Analyses of pig genomes provide insight into porcine demography and evolution

Groenen, Martien A. M. and Archibald, Alan L. and Uenishi, Hirohide and Tuggle, Christopher K. and Takeuchi, Yasuhiro and Rothschild, Max F. and Rogel-Gaillard, Claire and Park, Chankyu and Milan, Denis and Megens, Hendrik-Jan and Li, Shengting and Larkin, Denis M. and Kim, Heebal and Frantz, Laurent A. F. and Caccamo, Mario and Ahn, Hyeonju and Aken, Bronwen L. and Anselmo, Anna and Anthon, Christian and Auvil, Loretta and Badaoui, Bouabid and Beattie, Craig W. and Bendixen, Christian and Berman, Daniel and Blecha, Frank and Blomberg, Jonas and Bolund, Lars and Bosse, Mirte and Botti, Sara and Bujie, Zhan and Bystrom, Megan and Capitanu, Boris and Carvalho-Silva, Denise and Chardon, Patrick and Chen, Celine and Cheng, Ryan and Choi, Sang-Haeng and Chow, William and Clark, Richard C. and Clee, Christopher and Crooijmans, Richard P.M.A. and Dawson, Harry D. and Dehais, Patrice and De Sapio, Fioravante and Dibbits, Bert and Drou, Nizar and Du, Zhi-Qiang and Eversole, Kellye and Fadista, João and Fairley, Susan and Faraut, Thomas and Faulkner, Geoffrey J. and Fowler, Katie E. and Fredholm, Merete and Fritz, Eric and Gilbert, James G. R. and Giuffra, Elisabetta and Gorodkin, Jan and Griffin, Darren K. and Harrow, Jennifer L. and Hayward, Alexander and Howe, Kerstin and Hu, Zhi-Liang and Humphray, Sean J. and Hunt, Toby and Hornshøj, Henrik and Jeon, Jin-Tae and Jern, Patric and Jones, Matthew and Jurka, Jerzy and Kanamori, Hiroyuki and Kapetanovic, Ronan and Kim, Jaebum and Kim, Jae-Hwan and Kim, Kyu-Won and Kim, Tae-Hun and Larson, Greger and Lee, Kyooyeol and Lee, Kyung-Tai and Leggett, Richard and Lewin, Harris A. and Li, Yingrui and Liu, Wansheng and Loveland, Jane E. and Lu, Yao and Lunney, Joan K. and Ma, Jian and Madsen, Ole and Mann, Katherine and Matthews, Lucy and McLaren, Stuart R. and Morozumi, Takeya and Murtaugh, Michael P. and Narayan, Jitendra and Truong Nguyen, Dinh and Ni, Peixiang and Oh, Song-Jung and Onteru, Suneel and Panitz, Frank and Park, Eung-Woo and Park, Hong-Seog and Pascal, Geraldine and Paudel, Yogesh and Perez-Enciso, Miguel and Ramirez-Gonzalez, Ricardo and Reecy, James M. and Rodriguez-Zas, Sandra and Rohrer, Gary A. and Rund, Lauretta and Sang, Yongming and Schachtschneider, Kyle and Schraiber, Joshua G. and Schwartz, John and Scobie, Linda and Scott, Carol and Searle, Stephen and Servin, Bertrand and Southey, Bruce R. and Sperber, Goran and Stadler, Peter and Sweedler, Jonathan V. and Tafer, Hakim and Thomsen, Bo and Wali, Rashmi and Wang, Jian and Wang, Jun and White, Simon and Xu, Xun and Yerle, Martine and Zhang, Guojie and Zhang, Jianguo and Zhang, Jie and Zhao, Shuhong and Rogers, Jane and Churcher, Carol and Schook, Lawrence B. (2012) Analyses of pig genomes provide insight into porcine demography and evolution. Nature, 491 (7424). pp. 393-398. ISSN 0028-0836. (doi:https://doi.org/10.1038/nature11622) (The full text of this publication is not currently available from this repository. You may be able to access a copy if URLs are provided)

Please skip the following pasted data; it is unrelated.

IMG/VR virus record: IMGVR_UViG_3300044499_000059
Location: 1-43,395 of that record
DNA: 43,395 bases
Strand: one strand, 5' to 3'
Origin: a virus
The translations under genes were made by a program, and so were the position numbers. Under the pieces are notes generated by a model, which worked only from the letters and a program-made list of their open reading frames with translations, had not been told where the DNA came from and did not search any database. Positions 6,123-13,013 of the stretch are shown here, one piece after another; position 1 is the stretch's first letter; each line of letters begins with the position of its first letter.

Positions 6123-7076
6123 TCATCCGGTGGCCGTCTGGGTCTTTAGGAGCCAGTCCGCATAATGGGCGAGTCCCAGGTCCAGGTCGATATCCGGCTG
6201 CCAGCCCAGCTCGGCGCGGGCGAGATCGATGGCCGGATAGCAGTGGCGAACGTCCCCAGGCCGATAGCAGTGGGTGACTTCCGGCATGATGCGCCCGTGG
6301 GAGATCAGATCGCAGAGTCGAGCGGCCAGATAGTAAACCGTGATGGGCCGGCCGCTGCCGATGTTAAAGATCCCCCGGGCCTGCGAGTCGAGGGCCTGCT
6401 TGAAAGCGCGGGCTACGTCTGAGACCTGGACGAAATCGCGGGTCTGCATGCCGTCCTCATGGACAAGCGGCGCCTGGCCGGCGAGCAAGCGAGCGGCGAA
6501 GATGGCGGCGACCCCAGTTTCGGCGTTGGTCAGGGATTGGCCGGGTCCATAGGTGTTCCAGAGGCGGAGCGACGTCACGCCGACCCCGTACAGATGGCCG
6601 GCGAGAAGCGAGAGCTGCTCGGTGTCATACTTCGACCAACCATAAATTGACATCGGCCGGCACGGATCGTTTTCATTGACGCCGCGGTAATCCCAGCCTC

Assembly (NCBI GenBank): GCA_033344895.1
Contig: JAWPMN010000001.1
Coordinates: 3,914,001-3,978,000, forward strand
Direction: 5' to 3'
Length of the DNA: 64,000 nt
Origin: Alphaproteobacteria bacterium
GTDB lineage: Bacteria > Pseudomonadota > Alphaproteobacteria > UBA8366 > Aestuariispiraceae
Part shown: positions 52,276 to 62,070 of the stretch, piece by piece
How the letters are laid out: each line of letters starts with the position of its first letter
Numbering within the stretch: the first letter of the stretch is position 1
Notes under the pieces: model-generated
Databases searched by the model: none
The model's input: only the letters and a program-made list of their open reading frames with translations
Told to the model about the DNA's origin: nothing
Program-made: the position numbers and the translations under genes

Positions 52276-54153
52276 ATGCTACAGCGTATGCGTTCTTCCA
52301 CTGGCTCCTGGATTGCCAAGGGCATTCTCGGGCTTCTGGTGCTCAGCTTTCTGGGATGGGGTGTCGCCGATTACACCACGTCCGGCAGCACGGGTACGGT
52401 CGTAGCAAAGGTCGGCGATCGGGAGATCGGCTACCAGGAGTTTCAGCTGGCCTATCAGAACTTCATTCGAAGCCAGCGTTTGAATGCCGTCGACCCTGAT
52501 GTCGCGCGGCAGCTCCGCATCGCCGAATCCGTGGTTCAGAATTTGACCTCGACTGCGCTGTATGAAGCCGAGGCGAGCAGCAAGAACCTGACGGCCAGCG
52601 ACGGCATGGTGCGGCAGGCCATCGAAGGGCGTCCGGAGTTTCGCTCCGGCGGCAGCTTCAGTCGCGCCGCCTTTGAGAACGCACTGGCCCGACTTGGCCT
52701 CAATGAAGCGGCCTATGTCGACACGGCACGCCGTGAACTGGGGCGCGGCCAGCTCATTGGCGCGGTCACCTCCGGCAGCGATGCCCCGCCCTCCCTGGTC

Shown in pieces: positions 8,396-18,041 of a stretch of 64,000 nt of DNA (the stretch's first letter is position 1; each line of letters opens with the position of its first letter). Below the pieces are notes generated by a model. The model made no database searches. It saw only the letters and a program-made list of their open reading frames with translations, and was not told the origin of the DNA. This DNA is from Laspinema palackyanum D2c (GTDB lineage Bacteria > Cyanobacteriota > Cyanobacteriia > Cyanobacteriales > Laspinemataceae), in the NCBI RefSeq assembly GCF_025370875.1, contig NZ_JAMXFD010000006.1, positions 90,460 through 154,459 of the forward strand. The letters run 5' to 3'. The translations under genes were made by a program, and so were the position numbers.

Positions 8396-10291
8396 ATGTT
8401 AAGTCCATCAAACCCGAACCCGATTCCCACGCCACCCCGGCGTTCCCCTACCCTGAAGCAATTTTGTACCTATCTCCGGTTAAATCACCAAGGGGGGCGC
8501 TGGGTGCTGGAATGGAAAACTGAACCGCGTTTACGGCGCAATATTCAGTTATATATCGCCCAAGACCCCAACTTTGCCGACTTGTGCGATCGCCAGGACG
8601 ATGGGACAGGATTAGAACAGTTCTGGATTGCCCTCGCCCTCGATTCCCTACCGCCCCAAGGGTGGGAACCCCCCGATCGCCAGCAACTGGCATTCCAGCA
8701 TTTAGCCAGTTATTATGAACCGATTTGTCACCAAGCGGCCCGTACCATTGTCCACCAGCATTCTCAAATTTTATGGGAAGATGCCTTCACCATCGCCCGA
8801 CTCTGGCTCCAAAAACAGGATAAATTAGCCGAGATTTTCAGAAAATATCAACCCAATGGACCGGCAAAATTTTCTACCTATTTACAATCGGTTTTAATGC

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Official URL
http://dx.doi.org/10.1038/nature11622

Abstract

For 10,000 years pigs and humans have shared a close and complex relationship. From domestication to modern breeding practices, humans have shaped the genomes of domestic pigs. Here we present the assembly and analysis of the genome sequence of a female domestic Duroc pig (Sus scrofa) and a comparison with the genomes of wild and domestic pigs from Europe and Asia. Wild pigs emerged in South East Asia and subsequently spread across Eurasia. Our results reveal a deep phylogenetic split between European and Asian wild boars ~1 million years ago, and a selective sweep analysis indicates selection on genes involved in RNA processing and regulation. Genes associated with immune response and olfaction exhibit fast evolution. Pigs have the largest repertoire of functional olfactory receptor genes, reflecting the importance of smell in this scavenging animal. The pig genome sequence provides an important resource for further improvements of this important livestock species, and our identification of many putative disease-causing variants extends the potential of the pig as a biomedical model.

Item Type: Article
Subjects: Q Science
Divisions: Faculties > Sciences > School of Biosciences
Depositing User: Sue Davies
Date Deposited: 21 May 2014 11:08 UTC
Last Modified: 15 Jul 2014 15:35 UTC
Resource URI: https://kar.kent.ac.uk/id/eprint/41104 (The current URI for this page, for reference purposes)
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